Steve Kappes, a recently retired CIA insider, has been offered the No. 2 slot at the spy agency, sources told CNN, to reassure the CIA operations community about Gen. Michael Hayden's appointment as director as well as ease concerns about that nominee's military ties.
While criticizing Sen. Dianne Feinstein for supporting President Bush's war policies, Cindy Sheehan said Thursday that she won't run against the popular California Democrat because she could be more effective as a vocal anti-war activist.
Shortly after 9/11, al Qaeda began planning to use shoe bombers to hijack a commercial airplane and fly it into the tallest building in Los Angeles, California, President Bush said Thursday.
A member of the Senate Judiciary Committee said Tuesday that Supreme Court nominee Samuel Alito had distanced himself from a memo he wrote 20 years ago that said "the Constitution does not protect a right to an abortion."
With the approach of Senate confirmation hearings for President Bush's Supreme Court nominee John Roberts, representatives from a handful of advocacy organizations Thursday announced support for him and criticized groups on the left who claim to speak for minority groups.
As critics and supporters of John Roberts' nomination to the Supreme Court sparred Wednesday, Sen. Dianne Feinstein, D-California, laid out to a crowd of California lawyers the questions she wants answered before she makes up her mind:
If we've learned anything from the massive consumer data breaches that have been reported this year, it's this: There isn't much protecting us from having our personal information exposed, traded or stolen.
The U.S. military prison at Guantanamo Bay is drawing fresh criticism following a Time magazine report on a logbook tracing the treatment of a detainee who officials believe was intended to take part in the September 11, 2001, attacks.
The lavishly acclaimed new era of good feelings in the Senate lasted less than four days.
Three key laws are meant to protect consumers from identity theft--but they aren't getting the job done. That's why two new ones (which may wind up being combined before they come up for vote) were...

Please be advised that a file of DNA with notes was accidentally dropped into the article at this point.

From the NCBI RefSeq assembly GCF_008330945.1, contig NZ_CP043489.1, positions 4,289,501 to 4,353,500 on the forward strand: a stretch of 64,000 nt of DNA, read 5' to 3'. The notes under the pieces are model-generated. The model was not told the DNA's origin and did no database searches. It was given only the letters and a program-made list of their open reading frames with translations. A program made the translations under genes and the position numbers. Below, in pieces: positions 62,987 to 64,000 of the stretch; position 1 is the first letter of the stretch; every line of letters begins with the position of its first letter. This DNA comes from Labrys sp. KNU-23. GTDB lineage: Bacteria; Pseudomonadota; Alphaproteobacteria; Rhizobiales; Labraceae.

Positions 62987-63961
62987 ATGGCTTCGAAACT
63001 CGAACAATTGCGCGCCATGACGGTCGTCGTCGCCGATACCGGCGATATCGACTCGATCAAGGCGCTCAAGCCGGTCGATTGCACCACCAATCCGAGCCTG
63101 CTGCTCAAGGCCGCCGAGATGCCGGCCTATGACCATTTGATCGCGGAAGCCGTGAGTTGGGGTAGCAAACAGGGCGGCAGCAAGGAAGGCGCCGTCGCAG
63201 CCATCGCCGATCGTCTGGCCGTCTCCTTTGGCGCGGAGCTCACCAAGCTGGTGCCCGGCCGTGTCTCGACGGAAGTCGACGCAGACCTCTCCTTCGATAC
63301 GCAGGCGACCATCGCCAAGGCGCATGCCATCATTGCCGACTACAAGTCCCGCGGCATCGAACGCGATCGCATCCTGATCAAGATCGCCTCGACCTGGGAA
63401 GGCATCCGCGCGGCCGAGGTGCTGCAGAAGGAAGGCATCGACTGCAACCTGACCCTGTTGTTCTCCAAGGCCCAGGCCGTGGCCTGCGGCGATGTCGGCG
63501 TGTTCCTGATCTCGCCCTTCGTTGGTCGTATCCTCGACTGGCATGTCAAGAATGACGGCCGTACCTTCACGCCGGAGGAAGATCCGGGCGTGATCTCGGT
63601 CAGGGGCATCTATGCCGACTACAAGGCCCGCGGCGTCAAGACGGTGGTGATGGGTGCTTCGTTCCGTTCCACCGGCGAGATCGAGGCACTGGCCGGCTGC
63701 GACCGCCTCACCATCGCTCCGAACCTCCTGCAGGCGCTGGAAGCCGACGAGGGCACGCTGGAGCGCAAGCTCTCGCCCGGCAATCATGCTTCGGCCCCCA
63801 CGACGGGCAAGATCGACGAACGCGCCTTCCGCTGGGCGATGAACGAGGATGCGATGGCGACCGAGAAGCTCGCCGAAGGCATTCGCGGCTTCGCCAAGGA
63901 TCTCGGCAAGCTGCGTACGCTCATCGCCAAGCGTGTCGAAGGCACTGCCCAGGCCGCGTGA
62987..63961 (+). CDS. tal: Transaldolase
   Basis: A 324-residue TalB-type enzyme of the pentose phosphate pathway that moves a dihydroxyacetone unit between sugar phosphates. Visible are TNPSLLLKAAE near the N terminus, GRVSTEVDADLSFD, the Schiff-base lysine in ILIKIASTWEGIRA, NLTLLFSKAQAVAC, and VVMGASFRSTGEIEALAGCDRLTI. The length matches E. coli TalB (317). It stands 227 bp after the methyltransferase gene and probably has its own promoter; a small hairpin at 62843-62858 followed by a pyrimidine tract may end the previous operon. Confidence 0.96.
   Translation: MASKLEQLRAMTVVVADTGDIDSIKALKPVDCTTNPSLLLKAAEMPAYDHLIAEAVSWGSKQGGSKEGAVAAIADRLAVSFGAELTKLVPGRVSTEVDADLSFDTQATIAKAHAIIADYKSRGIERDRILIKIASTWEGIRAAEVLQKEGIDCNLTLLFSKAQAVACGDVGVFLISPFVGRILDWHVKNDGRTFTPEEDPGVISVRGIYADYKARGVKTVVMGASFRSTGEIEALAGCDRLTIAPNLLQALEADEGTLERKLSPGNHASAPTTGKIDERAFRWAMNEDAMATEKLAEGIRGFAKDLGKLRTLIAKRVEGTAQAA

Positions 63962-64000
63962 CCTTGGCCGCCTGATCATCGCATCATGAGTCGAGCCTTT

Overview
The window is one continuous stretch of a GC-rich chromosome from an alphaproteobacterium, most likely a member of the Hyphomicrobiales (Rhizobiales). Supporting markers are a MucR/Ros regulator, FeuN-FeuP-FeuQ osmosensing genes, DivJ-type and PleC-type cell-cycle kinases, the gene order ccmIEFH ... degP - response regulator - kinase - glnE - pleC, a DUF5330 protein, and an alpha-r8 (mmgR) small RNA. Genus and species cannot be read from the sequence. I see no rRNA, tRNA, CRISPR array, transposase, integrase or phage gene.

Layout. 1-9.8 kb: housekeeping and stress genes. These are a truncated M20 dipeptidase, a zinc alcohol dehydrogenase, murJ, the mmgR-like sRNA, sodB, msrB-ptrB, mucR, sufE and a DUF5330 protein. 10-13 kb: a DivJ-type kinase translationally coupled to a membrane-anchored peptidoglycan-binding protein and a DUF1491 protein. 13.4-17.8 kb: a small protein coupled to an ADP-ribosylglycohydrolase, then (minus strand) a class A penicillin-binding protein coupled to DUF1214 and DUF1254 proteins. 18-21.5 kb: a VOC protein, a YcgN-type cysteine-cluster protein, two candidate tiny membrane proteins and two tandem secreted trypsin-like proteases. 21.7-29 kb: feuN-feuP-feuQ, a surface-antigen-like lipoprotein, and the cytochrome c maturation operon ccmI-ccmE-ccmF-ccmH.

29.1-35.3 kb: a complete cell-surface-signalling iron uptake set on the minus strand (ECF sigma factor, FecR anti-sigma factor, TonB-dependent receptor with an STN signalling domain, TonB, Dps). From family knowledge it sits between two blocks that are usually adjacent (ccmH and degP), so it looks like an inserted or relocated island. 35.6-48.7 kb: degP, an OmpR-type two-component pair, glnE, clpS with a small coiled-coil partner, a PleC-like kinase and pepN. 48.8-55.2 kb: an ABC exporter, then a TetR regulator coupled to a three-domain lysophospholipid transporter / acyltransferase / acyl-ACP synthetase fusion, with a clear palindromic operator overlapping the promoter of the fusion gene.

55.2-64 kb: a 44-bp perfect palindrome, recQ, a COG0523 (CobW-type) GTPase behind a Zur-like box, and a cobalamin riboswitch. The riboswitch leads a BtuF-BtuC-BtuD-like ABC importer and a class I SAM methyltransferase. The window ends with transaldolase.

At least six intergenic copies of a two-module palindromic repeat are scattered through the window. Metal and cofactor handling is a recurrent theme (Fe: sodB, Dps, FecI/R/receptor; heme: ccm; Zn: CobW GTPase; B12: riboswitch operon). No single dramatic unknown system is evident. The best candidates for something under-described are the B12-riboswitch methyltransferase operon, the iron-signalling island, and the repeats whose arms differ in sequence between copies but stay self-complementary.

ChoicePoint President Douglas Curling and LexisNexis CEO Kurt Sanford admitted that they did not immediately report security breaches to victims while they were being grilled during Senate hearings over personal identity theft.
Sen. Dianne Feinstein on Wednesday said a plane carrying a bipartisan group of senators who were leaving Iraq had to take evasive action after an apparent surface-to-air missile was fired at it.
CIA and White House officials said Wednesday that a memo from intelligence chief Porter Goss did not order his staff to "back Bush," as a newspaper headline put it Wednesday.
The following is a letter spearheaded by California Senator Dianne Feinstein and signed by 20 democratic senators.
The leaders of the Senate Intelligence Committee said Sunday that they want to know whether the Pentagon knowingly withheld information from the CIA and ran a secret intelligence-gathering operation in building a case for invading Iraq.
Democrats are eager to fight this election on the economy, education, the deficit -- but today they're stuck fighting each other over one of the most potent wedge issues around -- guns.
The Senate Intelligence Committee's review of U.S. intelligence has found no evidence that political pressure shaped reports on Iraq before last year's invasion, the committee's Republican chairman reported Thursday.
Rarely does anyone think of San Jose as a major burg. But last year this once sleepy agricultural community now at the heart of Silicon Valley hit the big time. It passed northern neighbor San Fran...
A shadow crossed the saturnine countenance of Keeping Up's senior editor for social policy. Groaning loudly, he flung the New York Times editorial page to the floor, stormed across the room to his ...
ONE TENET of women's liberation was that the movement would liberate men too. Straitjacketed executives could share the burden of breadwinning with their wives, peel off those pin stripes, and work...
KEITH R. GOLLUST, 45, one of the Coniston Partners, on why his takeover firm is disbanding: ''The very favorable environment that encouraged this type of activity is changing. The business that we ...